Some Capitol insiders suggested Doyle would be aiming for reelection, or at least hinting that he would run for reelection four years from now. Even if he decided in the end not to run, taking the posture of a reelection run would allow him to avoid lame-duck status and naked politicking by would-be successors. Others suggest what Doyle would really like is for a Democratic president to be elected in 2008; that way he might be tempted by a possible appointment to a federal judgeship.
A Doyle slip of the tongue in a budget town hall meeting in early December may have not been so accidental. “I'm really excited and looking forward to another four terms—excuse me, I mean another four years,” Doyle said to applause.
In the meantime, Doyle will enjoy a more hospitable legislative environment. The Democratic upswing in the Legislature could engender more compromise than in the first four years of his governorship, when he vetoed prominent Republican agenda items and often was in a war of words with Republican leaders who were seeking to weaken the governor and beat him.
But Democrats aren't always kind to their own, and senators can be notoriously independent—no matter who their governor. So it will be up to the new Senate majority leader, Judy Robson, to unify her caucus in the face of likely monkey wrenching by new Senate Minority Leader Scott Fitzgerald of Juneau. In the Assembly, Kenosha's Jim Kreuser and his Democrats will be the ones trying to monkey wrench the plans of new Assembly Speaker Mike Huebsch.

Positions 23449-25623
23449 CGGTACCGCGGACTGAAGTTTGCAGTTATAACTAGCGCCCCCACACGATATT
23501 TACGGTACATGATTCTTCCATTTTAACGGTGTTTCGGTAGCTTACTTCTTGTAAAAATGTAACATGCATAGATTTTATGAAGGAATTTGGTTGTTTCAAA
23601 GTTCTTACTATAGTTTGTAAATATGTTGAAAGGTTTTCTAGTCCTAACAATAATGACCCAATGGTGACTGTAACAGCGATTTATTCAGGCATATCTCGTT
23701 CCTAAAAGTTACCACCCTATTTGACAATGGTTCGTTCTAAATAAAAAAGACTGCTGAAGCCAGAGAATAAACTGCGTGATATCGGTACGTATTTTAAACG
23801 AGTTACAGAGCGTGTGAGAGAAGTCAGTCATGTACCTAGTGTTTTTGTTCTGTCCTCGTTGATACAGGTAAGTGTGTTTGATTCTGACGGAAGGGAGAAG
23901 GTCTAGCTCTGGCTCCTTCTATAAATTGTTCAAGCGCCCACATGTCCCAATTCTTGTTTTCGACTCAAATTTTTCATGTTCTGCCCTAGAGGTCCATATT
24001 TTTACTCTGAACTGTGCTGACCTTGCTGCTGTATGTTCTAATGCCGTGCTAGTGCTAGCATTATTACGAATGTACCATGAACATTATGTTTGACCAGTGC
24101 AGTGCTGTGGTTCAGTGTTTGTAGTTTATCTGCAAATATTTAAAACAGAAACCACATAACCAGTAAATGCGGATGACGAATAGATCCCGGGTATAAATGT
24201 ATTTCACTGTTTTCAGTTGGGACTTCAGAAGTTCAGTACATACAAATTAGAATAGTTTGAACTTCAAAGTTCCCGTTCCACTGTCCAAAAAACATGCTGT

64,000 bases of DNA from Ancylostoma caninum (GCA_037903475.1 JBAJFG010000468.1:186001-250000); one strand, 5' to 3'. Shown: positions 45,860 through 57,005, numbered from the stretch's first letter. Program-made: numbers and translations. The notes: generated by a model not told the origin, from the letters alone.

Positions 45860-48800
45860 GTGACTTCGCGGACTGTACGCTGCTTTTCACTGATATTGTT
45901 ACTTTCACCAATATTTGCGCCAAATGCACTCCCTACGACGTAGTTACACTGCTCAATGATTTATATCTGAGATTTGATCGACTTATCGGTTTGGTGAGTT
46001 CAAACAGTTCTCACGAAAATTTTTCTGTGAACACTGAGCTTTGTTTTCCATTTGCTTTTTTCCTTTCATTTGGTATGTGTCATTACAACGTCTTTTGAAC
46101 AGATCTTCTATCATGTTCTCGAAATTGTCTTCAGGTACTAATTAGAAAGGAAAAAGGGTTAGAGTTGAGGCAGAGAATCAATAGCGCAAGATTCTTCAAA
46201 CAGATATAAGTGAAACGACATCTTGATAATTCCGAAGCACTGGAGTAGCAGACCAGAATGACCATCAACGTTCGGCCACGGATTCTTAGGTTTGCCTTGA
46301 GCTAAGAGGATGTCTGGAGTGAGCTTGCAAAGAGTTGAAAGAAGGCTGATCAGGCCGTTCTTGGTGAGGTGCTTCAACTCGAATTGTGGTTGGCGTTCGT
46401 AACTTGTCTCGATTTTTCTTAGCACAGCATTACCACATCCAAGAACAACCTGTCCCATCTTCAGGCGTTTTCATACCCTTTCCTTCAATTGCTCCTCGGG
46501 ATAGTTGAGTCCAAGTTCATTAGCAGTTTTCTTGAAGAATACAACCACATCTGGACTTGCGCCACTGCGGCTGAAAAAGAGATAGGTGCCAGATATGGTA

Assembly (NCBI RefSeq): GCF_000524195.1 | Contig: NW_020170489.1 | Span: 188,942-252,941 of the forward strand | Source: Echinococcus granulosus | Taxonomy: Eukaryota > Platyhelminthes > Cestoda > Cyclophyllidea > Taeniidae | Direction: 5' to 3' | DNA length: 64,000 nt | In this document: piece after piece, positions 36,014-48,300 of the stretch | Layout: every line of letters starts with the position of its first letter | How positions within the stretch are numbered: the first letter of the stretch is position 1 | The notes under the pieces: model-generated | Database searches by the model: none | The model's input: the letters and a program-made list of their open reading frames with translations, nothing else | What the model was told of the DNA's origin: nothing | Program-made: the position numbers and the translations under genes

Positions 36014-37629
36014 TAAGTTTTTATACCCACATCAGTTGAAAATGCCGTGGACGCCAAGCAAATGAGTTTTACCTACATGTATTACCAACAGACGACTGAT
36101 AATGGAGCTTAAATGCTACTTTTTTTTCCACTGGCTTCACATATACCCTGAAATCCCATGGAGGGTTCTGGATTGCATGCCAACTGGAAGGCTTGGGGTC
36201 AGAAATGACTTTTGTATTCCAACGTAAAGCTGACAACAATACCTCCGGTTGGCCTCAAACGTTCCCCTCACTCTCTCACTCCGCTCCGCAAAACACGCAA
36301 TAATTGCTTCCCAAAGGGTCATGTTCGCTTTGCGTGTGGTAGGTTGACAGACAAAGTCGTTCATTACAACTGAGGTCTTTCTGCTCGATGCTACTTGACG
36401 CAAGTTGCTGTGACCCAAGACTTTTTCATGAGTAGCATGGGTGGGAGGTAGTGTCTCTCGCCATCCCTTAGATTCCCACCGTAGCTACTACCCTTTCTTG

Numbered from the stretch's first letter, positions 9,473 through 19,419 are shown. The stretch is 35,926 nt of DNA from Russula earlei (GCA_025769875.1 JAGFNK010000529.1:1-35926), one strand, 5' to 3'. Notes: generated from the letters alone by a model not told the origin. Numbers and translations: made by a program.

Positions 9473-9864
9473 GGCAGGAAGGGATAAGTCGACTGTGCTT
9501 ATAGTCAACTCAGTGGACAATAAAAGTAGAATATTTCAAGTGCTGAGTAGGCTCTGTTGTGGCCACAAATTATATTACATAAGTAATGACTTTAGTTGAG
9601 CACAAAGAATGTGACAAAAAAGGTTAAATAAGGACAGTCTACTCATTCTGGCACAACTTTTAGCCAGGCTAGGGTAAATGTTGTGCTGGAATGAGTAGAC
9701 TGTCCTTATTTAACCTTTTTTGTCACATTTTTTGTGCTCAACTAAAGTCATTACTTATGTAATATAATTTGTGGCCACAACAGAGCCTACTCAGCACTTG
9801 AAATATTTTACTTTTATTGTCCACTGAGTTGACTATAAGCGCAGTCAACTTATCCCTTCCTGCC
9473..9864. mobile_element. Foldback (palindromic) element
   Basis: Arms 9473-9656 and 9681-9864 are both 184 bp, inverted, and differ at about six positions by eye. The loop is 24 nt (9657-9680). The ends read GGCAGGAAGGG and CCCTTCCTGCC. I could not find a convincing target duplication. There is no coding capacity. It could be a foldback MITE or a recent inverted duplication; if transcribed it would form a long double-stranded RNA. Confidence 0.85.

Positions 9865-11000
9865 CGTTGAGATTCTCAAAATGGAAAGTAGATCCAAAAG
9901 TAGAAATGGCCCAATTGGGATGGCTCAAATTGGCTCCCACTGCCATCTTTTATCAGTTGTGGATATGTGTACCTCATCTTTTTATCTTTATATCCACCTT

The first big test of how it all works will be the budget. And some are predicting plenty of 8-8 votes in the newly split Joint Finance Committee (JFC), which will convene in the spring under the leadership of Democratic Senate Co-Chair Russ Decker and Republican Assembly Co-Chair Kitty Rhoades. JFC proceedings will come after Doyle unveils a two-year spending plan—probably in February. Doyle and his new Department of Administration secretary, Morgan, will have to present a balanced plan that started $1.6 billion out of whack due to a variety of state agency wish lists.